Pyramid of Dreams

What Is the MACC?

All of this political theatre effectively obscures the vital question about the MACC, which is, "What is it?" Such a simple question should warrant a simple answer, but it does not. Outside of its location, there are no design plans for the facility (some 1995 conceptual drawings have been shelved pending the November election). Instead, a quick polling of MACC board members elicits wildly divergent and sometimes contradictory responses about the programs and plans for the center. Some say it will feature visual arts, others say that it won't. Some say it will use existing buildings on the city-owned site, others say it will be built from the ground up. Ideas for the site range from the inclusion of a huge golden pyramid to the creation of community gardens, and while few of the suggestions were mutually exclusive, it is doubtful that $11 million could be stretched to fund them all. It may not be surprising that the MACC group is full of dreams for its facility, but it is questionable that the city would commit $11 million to such an amorphous dream factory.

In addition, plans for the administration and operation of the facility after its construction are even more murky. Vasquez-Revilla admits that the current board is "top-heavy" with artists, as opposed to business people or administrators, and board president Roen Salinas admits that the main purpose of the current board is simply to push to get the facility funded and built. "Our intent is not to be another arts group, because that's not what we're about," says Salinas. Vasquez-Revilla says that once the bonds are approved, the group will hire professionals to help them plan the MACC. "I don't see how we can hire somebody right now to do planning when we're so focused on getting this approved," she says.

Concentrating on the political may be a wise strategy during a tense election season, but it doesn't help answer any questions about what role the city will play in the funding and administration of the facility, or where else the money to run the facility might come from if not the city. Vasquez-Revilla says that apart from assisting in the construction of the facility with bond money, the city will not be involved. City officials suggest that the city will, indeed, have a hand in MACC operations. While Vasquez-Revilla proudly points to a one-time anonymous donation of $250,000 toward the future operations and management of the facility, MACC boosters have not proved themselves particularly competent in raising money over the past decade, suggesting that reliance on city funding is an inevitability.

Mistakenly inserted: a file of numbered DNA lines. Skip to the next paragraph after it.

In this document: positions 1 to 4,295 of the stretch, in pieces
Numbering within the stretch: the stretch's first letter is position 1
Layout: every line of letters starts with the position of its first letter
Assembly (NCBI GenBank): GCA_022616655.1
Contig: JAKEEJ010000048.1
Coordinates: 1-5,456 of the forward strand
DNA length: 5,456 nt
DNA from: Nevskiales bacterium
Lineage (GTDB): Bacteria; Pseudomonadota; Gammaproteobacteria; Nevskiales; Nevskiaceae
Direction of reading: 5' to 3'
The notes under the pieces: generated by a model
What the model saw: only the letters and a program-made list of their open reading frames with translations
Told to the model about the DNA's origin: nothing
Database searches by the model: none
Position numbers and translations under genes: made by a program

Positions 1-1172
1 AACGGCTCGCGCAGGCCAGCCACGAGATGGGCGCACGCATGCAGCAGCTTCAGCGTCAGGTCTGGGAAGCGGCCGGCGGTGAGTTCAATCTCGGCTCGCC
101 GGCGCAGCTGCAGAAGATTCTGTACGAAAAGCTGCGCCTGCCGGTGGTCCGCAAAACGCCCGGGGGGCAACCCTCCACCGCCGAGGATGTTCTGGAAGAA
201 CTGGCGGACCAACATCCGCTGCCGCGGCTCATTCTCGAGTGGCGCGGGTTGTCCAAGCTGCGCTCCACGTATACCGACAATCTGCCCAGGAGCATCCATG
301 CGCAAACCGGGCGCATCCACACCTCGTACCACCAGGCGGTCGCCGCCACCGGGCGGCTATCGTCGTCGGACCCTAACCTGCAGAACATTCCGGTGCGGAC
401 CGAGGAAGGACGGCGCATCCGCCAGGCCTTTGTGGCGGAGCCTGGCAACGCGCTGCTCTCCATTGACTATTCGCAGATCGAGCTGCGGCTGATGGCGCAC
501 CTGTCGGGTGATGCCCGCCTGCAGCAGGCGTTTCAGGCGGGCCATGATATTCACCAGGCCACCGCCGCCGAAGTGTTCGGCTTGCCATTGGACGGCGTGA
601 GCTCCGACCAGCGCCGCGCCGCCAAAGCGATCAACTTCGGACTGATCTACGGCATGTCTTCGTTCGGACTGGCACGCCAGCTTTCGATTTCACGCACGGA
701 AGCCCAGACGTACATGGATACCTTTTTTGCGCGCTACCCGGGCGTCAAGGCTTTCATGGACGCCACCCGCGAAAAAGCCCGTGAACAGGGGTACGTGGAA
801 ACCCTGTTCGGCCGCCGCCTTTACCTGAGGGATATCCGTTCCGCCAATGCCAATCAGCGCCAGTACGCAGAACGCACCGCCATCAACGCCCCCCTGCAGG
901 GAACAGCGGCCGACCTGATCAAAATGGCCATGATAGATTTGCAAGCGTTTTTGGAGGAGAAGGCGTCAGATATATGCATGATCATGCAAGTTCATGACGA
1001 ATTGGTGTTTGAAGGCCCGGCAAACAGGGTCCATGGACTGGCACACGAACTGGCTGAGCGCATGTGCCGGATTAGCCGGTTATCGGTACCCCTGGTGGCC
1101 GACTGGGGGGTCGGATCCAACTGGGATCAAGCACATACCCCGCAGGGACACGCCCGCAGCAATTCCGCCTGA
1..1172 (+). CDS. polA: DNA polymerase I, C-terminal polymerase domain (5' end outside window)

Vasquez-Revilla, however, uses the political survival of the group against all odds as proof of their future competency. "I just don't understand why people would question our abilities if we've been able to sustain ourselves for so long," she complains. Furthermore, she points out, there will be plenty of time to plan and re-plan the MACC during the three to six years it will take to sell the $11 million in bonds and begin to fund the construction of the facility.

Prime Real Estate

One thing the MACC has going for it, however, is land. In fact, the MACC has got what everyone agrees is just about the choicest piece of land in the downtown area: six contiguous acres fronting Town Lake a block from the Convention Center and at the foot of Waller Creek. Any business would dream of locating there, and in fact many have been salivating over the site for years. Vasquez-Revilla says that holding onto the site has been a struggle despite a city ordinance which dedicated the site to the future MACC following the 1992 election defeat.

MACC boosters say the choice site is warranted for the facility. "It adds a taste of cultural vitality to the downtown arts district itself," says Angie Barrientos (daughter of state Sen. Gonzalo Barrientos), who was called in a few weeks ago to manage the MACC campaign. Supporters also point to the area as a downtown enclave of Hispanic residences, but ironically, the few dozen homes which are still located in the area could be threatened by the development of both the MACC and the expansion of the Austin Convention Center.

Few of these considerations will be brought to the minds of the voters on Nov. 3, however. In the first place, the MACC will be at the bottom of a long ballot which will include big-ticket state races. In the second place, nowhere on the ballot will the words "Mexican American Cultural Center" even appear. Instead, funding for the MACC will be grouped under the sheltering wings of $46.4 million in funding for "libraries, museums, and cultural centers," which everyone agrees is a savvy piece of packaging for the once-failed proposition. "Let's face it," says Barrientos. "Who votes against libraries?"

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